Plaid Fears Hospital Is Still Under Threat

Plans to downgrade or even shut a West Wales hospital could be back on the agenda, campaigners fear. People power forced controversial changes to hospitals across the region back to the drawing board last year.

But Plaid Cymru believes that a new forum set up to look at the future of hospital services in Ceredigion, Pembrokeshire and Carmarthenshire, will again propose to downgrade or close Withybush Hospital in Haverfordwest, after the Assembly elections in May.

And it has been claimed that the Welsh Assembly Government is attempting to fast track the merger of three West Wales NHS Trusts – another proposal in the Designed to Deliver plan, which was rejected last year.

The three-counties planning forum, set up to develop proposals for reconfiguration in the area, will be chaired by Dr Bruce Ferguson, medical director of Bro Morgannwg NHS Trust.

But Plaid Cymru has called for a block on his appointment because he was involved with developing the original Designed to Deliver proposals.

These plans proposed either shutting Withybush and West Wales General Hospital in Carmarthen, and building a new hospital between the two; or centralising services from both Withybush and Bronglais Hospital in Aberystwyth.

John Osmond, Plaid’s Preseli Pembrokeshire candidate in the forthcoming Assembly election, said, “In appointing Dr Ferguson, the Labour Assembly Government has signalled that downgrading Withybush is still on the agenda – and with a vengeance.”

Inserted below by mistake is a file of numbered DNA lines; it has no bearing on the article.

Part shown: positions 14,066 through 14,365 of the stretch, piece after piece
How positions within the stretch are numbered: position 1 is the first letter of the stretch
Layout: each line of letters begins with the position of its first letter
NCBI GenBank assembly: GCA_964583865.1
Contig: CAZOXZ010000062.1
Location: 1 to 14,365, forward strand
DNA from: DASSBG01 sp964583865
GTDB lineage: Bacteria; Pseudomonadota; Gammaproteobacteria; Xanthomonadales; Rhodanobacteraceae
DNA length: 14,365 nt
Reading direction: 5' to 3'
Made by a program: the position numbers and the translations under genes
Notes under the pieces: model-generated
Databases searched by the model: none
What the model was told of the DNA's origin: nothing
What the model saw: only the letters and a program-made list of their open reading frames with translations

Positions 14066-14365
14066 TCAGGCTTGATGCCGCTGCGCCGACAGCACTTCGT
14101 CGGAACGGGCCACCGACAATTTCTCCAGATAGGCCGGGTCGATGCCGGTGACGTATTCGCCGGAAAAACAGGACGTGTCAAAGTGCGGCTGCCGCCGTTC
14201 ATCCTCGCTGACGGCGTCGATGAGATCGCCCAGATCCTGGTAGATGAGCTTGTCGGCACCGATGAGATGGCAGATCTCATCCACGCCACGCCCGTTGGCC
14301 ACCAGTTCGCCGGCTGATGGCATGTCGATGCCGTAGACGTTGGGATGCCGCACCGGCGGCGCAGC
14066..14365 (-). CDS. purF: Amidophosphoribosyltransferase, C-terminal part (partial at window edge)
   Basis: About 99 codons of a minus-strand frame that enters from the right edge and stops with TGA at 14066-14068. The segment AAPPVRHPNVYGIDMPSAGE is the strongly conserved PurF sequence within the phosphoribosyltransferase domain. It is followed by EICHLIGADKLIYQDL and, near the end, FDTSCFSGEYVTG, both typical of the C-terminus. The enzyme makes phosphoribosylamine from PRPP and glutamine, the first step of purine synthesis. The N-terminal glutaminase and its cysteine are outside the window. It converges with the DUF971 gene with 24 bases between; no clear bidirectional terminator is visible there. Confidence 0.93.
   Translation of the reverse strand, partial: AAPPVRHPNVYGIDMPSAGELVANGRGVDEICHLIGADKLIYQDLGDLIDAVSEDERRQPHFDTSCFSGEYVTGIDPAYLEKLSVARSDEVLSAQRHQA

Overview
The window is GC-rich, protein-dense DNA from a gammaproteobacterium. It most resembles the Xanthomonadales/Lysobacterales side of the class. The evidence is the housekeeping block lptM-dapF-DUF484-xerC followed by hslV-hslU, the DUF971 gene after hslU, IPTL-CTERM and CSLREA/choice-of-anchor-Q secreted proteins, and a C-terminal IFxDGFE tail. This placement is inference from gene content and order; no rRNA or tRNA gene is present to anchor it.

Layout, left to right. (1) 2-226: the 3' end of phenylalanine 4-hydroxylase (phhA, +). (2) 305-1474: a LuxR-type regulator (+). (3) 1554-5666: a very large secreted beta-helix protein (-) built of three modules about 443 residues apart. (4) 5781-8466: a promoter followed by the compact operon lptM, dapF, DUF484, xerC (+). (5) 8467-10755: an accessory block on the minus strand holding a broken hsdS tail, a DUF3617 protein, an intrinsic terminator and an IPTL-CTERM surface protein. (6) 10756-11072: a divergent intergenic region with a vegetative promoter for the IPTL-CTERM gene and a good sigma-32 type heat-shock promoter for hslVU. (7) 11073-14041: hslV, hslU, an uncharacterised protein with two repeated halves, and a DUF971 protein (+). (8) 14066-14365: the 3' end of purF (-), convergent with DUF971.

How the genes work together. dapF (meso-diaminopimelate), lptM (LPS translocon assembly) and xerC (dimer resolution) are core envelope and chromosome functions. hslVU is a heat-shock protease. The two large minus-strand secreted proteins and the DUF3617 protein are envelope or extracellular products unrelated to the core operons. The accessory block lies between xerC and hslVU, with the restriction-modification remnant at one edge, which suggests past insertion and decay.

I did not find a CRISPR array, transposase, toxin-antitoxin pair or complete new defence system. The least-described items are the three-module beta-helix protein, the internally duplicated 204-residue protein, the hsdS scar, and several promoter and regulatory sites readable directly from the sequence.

He claims that in meetings with consultants at Withybush in recent weeks, Assembly Government officials have indicated that the original Designed to Deliver plan is still being considered, rather than proposals put forward by Pembrokeshire Community Health Council, which made a case for retaining and strengthening services at Withybush Hospital.

John Dixon, Plaid’s candidate for Carmarthen West and South Pembrokeshire, added, “Dr Ferguson was centrally involved in the team which came up with the options for either downgrading Withybush and centralising key surgical activity, such as maternity services in Carmarthen, or building a new hospital near Whitland.”

Plaid also claimed the Assembly Government has set up a team to fast track the merger of Carmarthenshire, Pembroke- shire and Derwen and Ceredigion and Mid Wales trusts.

Shadow Health Minister Helen Mary Jones said, “This process is being undertaken in secret and without consultation. The aim is to have a shadow trust for Dyfed up and running before the end of 2007. But all the experience we have of trust mergers is for the smaller ones to lose out.”

An Assembly Government spokesman said, “An independently-chaired and directed project board is looking at proposals for the merger of the Carmarthenshire, Ceredigion and Pembrokeshire NHS trusts. The Minister has asked for practical plans for a single trust to be completed for consideration by the Assembly Government that will be in place after May’s election.

“Consideration will be given to the issues that were raised in the recent consultation on acute health services. The thoughts of residents and health professionals are key to this process and it will be the needs of patients that determines any action that is taken.”

The Western Mail was last night unable to contact Dr Ferguson, for comment. But speaking last week about the forum’s role, said, “I am convinced that the eventual solution to networking services must come from the clinicians themselves, and this process is designed to ensure engagement at all levels.”

Bernardine Rees, chief executive of Pembrokeshire LHB and the planning forum’s project director, said last week, “Everyone agrees that the health service needs to change. The forum, which will include health professionals and patient representatives, will look at how the four hospitals serving the region can work together more closely and how community services can be developed to respond more effectively to people’s needs.”